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Prison Reform

Thank you for this article (“Mistakes Can Be Corrected,” October 2021). Common-sense reforms to our laws, to law enforcement, to training of police officers, and to mental health services would not only improve life for people with serious mental illnesses and those who love them, but would bring greater justice in society and would be better for society. My only hesitation with your article is the implication that people with serious mental illness tend to be violent, when the truth is that they are no more likely to engage in violence than the general population. In addition, they are more likely to be victims of violence than the general population. 

Mark Stephenson // online comment

Neland Avenue CRC

I’m not sure what Synod will do next year about Neland Avenue Christian Reformed Church choosing a married lesbian to be a deacon (“Council of Delegates Discusses Neland Avenue CRC,” October 2021). … Love is the foundation of Christianity, which includes compassion, tolerance, and forgiveness. I know God can love when mere mortals cannot, but we can at least try. Is wanting schism an answer? I have heard there are 108 kinds of Reformed churches already. Do we need another one? I don’t think so. Conditional love is not biblical, so it is time now to show unconditional love, which Jesus showed with the prodigal son story, the thief on the cross, and the woman caught in adultery. Anything less than unconditional love is unacceptable.  

Joel Veldheer // Grand Rapids, Mich.


Arielle Wellons in her “Mental Health, Trauma, and 2020” article (September 2021) spoke to the heart of the issue by saying that “trauma healing must rest on the foundation of the gospel.” Modern psychology and therapy too often ignore or deny the fact that God’s Word is the only real foundation with which to help people in need. The key, as she said, is that “(t)rue spiritual healing of trauma and sin is found through the presence and unconditional love of God.”

Michael DuMez // Oostburg, Wis.


I agree: pride of knowledge is rampant throughout the CRC and North American Christians (“Intellectual Pride,” June 2021). I’m on my face before the Lord. Thank you for sharing your discernment. I’m praying too. God bless you deeply.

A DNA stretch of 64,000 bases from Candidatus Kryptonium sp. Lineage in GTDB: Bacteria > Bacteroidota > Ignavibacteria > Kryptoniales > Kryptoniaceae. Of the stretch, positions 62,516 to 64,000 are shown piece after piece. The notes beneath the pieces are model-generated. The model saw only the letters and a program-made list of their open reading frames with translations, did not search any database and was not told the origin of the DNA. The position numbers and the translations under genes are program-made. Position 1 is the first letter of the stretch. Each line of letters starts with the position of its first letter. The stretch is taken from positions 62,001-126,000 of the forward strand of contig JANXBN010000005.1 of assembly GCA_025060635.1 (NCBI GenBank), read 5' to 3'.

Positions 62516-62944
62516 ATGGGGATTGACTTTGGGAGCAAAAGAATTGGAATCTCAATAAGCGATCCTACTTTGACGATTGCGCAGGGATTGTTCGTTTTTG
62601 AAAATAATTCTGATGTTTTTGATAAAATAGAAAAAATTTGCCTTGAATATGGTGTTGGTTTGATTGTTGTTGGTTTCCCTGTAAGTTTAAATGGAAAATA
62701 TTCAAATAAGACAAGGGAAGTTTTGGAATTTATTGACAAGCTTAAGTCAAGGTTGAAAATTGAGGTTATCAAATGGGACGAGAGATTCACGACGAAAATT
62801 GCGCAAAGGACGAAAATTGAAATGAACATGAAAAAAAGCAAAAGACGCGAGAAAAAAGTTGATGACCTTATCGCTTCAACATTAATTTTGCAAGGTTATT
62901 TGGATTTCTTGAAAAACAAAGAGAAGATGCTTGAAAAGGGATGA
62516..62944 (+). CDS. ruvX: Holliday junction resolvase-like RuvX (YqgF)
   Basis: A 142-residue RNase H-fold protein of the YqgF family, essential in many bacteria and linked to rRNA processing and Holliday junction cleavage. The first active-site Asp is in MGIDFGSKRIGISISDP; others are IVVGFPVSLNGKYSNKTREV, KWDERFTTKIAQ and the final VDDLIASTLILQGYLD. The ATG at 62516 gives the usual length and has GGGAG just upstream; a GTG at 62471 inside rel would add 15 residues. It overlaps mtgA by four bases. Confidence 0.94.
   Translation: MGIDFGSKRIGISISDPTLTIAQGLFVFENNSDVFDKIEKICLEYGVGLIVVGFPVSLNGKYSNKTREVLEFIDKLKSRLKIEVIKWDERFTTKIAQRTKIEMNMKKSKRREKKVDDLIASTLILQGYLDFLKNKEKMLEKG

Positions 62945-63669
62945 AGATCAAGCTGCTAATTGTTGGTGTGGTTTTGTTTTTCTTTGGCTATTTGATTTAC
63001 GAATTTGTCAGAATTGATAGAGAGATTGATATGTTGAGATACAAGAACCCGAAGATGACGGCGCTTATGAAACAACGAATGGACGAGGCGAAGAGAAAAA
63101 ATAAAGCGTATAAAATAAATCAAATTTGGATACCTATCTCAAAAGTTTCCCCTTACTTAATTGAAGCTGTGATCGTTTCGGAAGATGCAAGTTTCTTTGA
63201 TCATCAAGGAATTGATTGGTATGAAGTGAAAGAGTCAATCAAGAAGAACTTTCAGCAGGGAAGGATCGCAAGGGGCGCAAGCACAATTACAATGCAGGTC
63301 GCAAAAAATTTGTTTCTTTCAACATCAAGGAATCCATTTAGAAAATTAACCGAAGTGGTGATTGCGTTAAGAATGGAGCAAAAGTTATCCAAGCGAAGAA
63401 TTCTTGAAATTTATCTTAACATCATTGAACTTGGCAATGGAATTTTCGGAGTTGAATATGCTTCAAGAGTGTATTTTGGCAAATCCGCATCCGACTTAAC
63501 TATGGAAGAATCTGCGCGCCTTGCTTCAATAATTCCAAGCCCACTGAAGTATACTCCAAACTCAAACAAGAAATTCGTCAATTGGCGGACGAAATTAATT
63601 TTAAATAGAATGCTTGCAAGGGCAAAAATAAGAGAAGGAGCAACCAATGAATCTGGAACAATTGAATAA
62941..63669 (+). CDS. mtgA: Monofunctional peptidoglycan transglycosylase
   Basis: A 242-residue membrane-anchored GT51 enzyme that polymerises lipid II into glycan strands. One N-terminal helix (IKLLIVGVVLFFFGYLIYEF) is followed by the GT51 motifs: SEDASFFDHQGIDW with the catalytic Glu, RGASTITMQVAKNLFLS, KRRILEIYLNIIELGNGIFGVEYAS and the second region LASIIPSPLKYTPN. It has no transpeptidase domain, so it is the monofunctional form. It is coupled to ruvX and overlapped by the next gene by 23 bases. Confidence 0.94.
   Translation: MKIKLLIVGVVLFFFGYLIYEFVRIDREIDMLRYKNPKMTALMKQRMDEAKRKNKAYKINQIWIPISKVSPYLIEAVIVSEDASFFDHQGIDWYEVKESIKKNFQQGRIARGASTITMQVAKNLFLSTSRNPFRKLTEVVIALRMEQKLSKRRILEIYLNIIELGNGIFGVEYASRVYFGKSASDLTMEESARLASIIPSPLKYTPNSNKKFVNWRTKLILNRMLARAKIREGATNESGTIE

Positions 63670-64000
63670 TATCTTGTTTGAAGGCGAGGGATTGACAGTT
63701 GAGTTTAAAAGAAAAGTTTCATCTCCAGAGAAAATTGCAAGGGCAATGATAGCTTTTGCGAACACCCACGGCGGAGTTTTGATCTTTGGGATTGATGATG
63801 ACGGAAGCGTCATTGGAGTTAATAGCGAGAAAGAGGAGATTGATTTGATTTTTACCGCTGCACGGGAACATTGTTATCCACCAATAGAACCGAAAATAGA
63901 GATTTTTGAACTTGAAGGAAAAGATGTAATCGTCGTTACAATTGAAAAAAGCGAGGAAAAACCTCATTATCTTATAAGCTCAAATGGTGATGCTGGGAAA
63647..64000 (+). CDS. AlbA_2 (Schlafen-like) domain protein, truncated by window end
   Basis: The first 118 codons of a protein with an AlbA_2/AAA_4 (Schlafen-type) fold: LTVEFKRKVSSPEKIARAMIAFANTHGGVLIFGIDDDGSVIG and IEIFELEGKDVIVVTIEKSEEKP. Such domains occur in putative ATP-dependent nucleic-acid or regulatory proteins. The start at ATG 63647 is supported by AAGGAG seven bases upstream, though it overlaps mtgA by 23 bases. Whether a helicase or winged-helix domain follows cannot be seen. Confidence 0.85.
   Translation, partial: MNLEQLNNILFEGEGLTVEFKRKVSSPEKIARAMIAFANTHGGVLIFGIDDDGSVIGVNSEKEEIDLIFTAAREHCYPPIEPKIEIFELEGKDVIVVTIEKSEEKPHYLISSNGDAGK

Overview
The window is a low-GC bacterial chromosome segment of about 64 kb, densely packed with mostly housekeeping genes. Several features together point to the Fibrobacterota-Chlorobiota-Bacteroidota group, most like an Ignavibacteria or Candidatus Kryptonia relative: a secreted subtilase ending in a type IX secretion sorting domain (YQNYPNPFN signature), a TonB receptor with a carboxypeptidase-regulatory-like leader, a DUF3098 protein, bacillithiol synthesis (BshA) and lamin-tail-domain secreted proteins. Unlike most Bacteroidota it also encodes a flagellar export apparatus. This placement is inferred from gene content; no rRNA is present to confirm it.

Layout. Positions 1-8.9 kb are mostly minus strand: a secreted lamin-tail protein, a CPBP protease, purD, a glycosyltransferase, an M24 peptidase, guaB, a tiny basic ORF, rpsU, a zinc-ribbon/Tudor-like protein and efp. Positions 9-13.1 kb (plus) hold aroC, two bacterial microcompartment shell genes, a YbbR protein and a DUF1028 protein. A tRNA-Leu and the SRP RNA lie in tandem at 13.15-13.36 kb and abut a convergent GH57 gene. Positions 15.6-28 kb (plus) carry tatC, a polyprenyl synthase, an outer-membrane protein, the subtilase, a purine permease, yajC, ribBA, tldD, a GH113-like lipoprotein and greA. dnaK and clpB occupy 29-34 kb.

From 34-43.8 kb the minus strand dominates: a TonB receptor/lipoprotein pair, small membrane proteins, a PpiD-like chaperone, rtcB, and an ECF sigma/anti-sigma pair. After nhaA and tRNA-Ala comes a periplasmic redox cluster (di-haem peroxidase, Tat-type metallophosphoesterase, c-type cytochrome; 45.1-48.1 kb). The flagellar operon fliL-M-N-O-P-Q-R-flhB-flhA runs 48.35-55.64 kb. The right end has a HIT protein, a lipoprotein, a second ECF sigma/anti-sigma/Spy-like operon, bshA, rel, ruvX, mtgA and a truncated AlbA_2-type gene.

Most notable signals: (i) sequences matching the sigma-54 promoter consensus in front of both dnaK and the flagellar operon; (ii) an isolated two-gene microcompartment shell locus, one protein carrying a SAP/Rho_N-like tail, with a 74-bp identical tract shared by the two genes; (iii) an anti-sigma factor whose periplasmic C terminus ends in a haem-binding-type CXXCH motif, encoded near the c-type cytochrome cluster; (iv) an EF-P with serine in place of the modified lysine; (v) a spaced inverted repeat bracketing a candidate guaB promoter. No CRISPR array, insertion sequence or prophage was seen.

Eileen Christofferson // Boulder, Colo.

Creation Care

Thank you, Chaplain Kuipers, for providing examples of the CRC taking the lead in caring for God’s creation (“Christian Hope in Response to the UN Climate Change Report,” online). Perhaps no religion has such a pointed emphasis on God creating the world for us to take care of as exists in Genesis 1 in our Bible. We cannot dissociate bringing the cross to the world from our other behaviors. Increasingly that means caring about the air and the water of those we want to reach with Jesus’ message of salvation. The church or individual Christians stuck in ignoring where we care poorly for creation also shows a lack of care for its audience. We will have a harder time being meaningful to hope-seekers with the wonderful message of Christ’s salvation. I hope to see more examples of our church leading in this area.

Scott Wagner // Kentwood, Mich.

Thoughts on Binationality 

The editorial (“Thoughts on Binationality,” September 2021) speaks to the proverbial elephant in the room: the cultural differences between American and Canadian churches. The binational nature of our denomination is felt much more strongly among Canadians than among Americans. There is a noticeable cultural difference that shaped both halves of the denomination a century or two ago. Those cultural differences have shaped the way our denomination approaches missions, both domestically and internationally. It shapes the way we view citizenship and politics and caring for the poor. The issue, therefore, isn’t really about binationality and equal representation at the table. The issue is about biculturalism. Can two different cultures continue to live together, or is it time to live in separate houses? 

Keith Knight // online comment

Two Brief Interactions

Thank you, Jisoo, for sharing your story and your true feelings (“Two Brief Interactions,” July/August 2021). Your story invites me to be humbly aware of my brokenness. Thank you for inviting me to seek to build relationships with others in a way I can honor them with love and see each person as Jesus did. 1 Corinthians 12:26 says, “If one part suffers, every part suffers with it; if one part is honored, every part rejoices with it.” How would we know if our body is suffering if we are not willing to pay attention and listen?

Yoori Shen // online comment

Never Forget

Your account brings me to tears (“How Sept. 11 Changed Me,” September 2021). Thank you for sharing. We will never forget.

Scott DeVries // online comment

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